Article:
12 Burning Questions: Will The Special Teams Continue To Improve?


In part nine of his 12 burning questions series, Derek Harmsworth looks at the Maple Leafs special teams, and why it must improve in order for the team to have success.

When it came to doing this 12 burning questions series, I discovered a lot of things about the Leafs, and how I will be looking for different things this year.  And even though I already knew the fact, it was all the more confirmed to me that there really are no definitive answers to these burning questions, at least not in August anyway.

However, as we reach part nine of the series, I can confidently say that I can, for the first time this series, give a more defined answer.

The question being, will the Leafs specialty teams improve in the 2010-2011 NHL season?  And whle I can’t say how much better they will be, or if they will improve, I can confirm that they will not worse.

Of course I say this with such certainty not due to any mystical powers, but merely due to the fact that the specialty teams literally can not get much worse, at least as far as their spot in the standings go.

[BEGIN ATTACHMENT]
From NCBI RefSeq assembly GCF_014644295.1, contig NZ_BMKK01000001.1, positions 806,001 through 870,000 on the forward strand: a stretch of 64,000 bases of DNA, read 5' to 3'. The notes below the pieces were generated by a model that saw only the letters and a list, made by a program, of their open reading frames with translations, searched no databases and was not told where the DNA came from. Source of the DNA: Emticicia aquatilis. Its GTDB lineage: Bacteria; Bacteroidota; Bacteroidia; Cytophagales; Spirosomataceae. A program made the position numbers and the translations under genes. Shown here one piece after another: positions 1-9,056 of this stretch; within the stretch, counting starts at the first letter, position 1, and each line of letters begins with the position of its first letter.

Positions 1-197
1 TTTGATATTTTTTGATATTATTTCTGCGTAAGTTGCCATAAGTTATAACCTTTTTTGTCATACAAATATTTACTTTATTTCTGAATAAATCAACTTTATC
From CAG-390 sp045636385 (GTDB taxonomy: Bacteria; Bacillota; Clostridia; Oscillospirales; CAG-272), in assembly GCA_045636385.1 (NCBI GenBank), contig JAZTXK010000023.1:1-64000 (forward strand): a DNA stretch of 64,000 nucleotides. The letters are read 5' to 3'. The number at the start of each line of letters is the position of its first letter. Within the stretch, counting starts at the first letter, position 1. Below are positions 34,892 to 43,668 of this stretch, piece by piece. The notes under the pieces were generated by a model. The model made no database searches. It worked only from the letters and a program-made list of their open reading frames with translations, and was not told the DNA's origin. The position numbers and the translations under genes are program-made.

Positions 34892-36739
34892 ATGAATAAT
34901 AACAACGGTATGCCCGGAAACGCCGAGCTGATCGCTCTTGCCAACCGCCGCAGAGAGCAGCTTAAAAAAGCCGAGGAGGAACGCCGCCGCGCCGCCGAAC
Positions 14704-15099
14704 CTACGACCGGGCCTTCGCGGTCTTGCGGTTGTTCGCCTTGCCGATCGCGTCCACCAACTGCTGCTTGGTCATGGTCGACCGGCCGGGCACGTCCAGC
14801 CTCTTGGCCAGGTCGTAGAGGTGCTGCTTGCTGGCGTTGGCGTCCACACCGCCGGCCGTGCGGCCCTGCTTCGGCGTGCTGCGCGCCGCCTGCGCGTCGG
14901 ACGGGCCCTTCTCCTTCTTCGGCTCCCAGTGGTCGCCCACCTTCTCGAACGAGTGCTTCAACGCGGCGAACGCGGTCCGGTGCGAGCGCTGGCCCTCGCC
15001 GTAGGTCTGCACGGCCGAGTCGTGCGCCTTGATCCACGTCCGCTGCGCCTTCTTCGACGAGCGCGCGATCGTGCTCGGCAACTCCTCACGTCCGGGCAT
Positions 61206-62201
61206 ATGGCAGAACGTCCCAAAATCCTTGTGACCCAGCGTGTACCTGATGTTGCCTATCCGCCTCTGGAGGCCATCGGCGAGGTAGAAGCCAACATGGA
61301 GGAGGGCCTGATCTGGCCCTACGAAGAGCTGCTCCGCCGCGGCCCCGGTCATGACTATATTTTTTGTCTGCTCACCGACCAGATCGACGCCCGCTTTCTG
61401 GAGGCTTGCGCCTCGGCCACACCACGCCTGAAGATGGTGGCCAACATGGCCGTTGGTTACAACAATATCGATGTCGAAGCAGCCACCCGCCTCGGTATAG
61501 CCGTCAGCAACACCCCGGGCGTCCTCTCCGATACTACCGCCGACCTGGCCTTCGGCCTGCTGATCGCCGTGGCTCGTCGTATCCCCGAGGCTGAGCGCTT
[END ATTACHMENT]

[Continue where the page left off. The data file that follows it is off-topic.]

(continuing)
Indeed, the Maple Leafs power play and penalty kill were both the absolute worst in the National Hockey League.

A little trick of course is the 100 rule.  That is, take your power play percentage, and add it to your penalty kill percentage.  If the number is over 100, you are in good shape as far as your special teams go.

And the factual evidence is there to support such theory.  The Chicago Blackhawks, the eventual Stanley Cup Champions, had a combined number of 103.  Runner up Philadelphia came in at 104.4.  In fact, you could argue it’s a stat that can make our break your season, as the Montreal Canadiens, the 8th place team who played this year’s version of Cinderella ranked near the top of the league with a number of 104.8.

Of course there are exceptions to the rule, as there is with any rule.  Minnesota, for example, had a number of 101.8 and failed to make the playoffs.  Columbus as well came in just under 100, with a 99.9, and they failed to play past April as well.

Still, there is no denying that an integral part to a playoff team is special teams, and when it comes to the Toronto Maple Leafs, like so many faults in the past few years, this one has been easy to spot.